Pyrrho (c. 360 B.C.E. - c. 275 B.C.E.), a Greek philosopher from Elis, was credited in antiquity as being the first skeptic philosopher and the inspiration for the school known as Pyrrhonism. His followers adopted the label "zetetic" (Greek meaning "seeker") and stressed the importance of observation and personal experience as a path to truth claiming that man can only know the world as it appears to him. This approach had a heavy influence on members of the Flat Earth movement of the 19th Century, many of whom adopted the label for themselves, forming the Universal Zetetic Society.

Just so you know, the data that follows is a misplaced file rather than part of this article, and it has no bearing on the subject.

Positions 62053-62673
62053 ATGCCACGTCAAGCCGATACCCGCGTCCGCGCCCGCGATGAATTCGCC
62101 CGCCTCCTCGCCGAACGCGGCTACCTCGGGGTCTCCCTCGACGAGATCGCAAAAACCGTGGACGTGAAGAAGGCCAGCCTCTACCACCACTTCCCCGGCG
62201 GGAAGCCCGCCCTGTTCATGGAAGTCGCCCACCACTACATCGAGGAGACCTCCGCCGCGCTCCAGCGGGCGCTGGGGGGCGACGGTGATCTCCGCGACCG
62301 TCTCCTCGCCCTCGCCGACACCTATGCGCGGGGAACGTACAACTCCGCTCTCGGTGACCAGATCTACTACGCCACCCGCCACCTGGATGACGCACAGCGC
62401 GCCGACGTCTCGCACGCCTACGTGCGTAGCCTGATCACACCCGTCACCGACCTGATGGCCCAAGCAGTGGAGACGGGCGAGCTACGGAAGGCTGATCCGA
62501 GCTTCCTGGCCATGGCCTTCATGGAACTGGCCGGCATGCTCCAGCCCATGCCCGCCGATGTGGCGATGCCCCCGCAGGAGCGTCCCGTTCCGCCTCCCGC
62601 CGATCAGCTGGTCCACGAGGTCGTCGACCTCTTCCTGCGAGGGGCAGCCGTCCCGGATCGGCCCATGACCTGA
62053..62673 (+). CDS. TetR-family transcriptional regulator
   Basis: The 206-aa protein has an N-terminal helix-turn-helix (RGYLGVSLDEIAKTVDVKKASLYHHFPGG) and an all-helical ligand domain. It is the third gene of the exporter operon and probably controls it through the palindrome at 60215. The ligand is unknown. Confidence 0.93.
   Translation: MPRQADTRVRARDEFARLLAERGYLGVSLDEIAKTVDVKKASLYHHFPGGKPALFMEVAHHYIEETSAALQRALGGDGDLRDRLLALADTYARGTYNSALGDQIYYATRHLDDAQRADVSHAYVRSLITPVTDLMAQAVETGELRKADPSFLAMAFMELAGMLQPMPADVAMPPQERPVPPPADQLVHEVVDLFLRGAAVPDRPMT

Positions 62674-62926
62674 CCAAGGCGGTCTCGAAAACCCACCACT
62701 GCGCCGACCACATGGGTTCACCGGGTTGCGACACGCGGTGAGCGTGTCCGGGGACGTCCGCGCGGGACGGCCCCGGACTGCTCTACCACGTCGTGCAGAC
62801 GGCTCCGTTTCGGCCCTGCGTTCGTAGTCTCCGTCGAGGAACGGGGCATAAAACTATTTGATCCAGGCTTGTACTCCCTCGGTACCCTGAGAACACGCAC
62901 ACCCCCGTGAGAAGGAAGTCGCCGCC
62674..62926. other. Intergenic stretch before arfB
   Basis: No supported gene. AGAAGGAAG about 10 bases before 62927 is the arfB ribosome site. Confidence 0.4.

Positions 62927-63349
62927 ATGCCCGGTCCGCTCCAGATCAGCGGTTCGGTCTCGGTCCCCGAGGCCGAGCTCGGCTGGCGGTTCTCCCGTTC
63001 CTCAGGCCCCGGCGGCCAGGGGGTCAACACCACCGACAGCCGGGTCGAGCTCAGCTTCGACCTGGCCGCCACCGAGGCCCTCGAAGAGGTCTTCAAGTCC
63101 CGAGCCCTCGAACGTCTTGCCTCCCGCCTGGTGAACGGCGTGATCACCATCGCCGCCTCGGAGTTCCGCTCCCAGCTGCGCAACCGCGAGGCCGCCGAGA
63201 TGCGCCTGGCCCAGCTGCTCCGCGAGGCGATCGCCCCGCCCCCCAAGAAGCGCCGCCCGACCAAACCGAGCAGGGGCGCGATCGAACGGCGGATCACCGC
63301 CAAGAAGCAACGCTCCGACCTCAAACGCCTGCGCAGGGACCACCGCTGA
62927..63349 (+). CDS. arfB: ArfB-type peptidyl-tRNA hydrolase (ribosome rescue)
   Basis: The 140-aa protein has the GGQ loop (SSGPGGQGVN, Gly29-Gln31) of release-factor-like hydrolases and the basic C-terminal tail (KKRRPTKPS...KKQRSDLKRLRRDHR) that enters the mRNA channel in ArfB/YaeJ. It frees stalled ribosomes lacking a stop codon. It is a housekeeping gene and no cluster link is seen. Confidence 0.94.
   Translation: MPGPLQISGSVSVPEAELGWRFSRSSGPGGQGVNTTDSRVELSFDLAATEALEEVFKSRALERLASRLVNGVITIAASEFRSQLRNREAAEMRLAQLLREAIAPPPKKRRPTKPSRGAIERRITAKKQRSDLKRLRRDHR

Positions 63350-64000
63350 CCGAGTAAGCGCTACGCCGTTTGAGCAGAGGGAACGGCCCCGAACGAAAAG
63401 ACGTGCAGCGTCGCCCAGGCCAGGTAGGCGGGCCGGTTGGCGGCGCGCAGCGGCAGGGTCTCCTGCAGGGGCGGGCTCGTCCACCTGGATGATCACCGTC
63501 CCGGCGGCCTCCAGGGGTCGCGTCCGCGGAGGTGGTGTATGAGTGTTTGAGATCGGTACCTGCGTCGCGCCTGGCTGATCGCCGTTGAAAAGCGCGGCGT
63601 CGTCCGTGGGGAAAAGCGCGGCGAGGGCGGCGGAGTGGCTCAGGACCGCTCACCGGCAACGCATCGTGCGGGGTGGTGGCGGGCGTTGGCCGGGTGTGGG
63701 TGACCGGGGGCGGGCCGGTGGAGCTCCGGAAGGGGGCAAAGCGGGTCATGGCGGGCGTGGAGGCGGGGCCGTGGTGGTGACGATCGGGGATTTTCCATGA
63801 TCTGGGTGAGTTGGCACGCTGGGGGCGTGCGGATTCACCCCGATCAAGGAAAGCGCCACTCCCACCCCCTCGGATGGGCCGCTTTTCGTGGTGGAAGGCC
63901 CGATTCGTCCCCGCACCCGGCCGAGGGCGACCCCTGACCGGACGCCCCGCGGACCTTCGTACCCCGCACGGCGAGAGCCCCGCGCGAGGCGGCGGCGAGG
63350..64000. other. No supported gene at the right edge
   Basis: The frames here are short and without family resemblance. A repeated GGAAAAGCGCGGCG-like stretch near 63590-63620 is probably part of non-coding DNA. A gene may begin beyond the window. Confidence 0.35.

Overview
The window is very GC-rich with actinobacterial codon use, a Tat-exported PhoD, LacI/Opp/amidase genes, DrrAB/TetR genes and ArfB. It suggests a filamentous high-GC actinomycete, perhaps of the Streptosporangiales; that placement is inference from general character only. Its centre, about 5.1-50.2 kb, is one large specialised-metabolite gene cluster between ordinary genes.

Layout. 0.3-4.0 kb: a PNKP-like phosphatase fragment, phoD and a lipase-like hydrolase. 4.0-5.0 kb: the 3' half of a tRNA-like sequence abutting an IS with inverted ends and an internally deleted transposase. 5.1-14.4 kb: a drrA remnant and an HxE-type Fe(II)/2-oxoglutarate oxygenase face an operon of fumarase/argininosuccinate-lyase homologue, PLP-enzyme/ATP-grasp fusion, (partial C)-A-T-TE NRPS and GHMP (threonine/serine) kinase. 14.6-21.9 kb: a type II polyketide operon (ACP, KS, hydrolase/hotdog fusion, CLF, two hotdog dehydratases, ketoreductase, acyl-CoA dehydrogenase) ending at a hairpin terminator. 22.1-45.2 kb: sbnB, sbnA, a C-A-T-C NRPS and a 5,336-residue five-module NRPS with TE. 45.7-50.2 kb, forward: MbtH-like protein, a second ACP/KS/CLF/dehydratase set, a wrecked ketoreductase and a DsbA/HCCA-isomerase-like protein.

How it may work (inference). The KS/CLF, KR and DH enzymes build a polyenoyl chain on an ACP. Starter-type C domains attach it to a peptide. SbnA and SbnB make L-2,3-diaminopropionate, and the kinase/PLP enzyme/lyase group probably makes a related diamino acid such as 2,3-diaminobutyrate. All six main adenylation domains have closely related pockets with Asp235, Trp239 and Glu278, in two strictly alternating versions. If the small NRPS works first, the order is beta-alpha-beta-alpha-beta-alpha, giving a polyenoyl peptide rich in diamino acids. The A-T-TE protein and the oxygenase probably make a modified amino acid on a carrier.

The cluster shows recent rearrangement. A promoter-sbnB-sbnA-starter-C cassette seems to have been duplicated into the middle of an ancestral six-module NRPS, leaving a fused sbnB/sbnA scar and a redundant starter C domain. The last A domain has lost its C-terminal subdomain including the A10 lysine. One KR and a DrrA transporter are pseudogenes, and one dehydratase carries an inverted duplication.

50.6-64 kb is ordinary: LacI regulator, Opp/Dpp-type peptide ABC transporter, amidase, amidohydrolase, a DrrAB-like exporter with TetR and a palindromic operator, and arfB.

Pyrrhonism is an ancient Greek philosophy of extreme skepticism. Pyrrhonists hold no dogmatic beliefs about reality, neither affirming that reality can be known or that it cannot: rather the Pyrrhonist says that investigation has so far not reached a conclusion and so judgement is suspended. It has originally been discussed in Aenesidemus's Pyrrhoneia.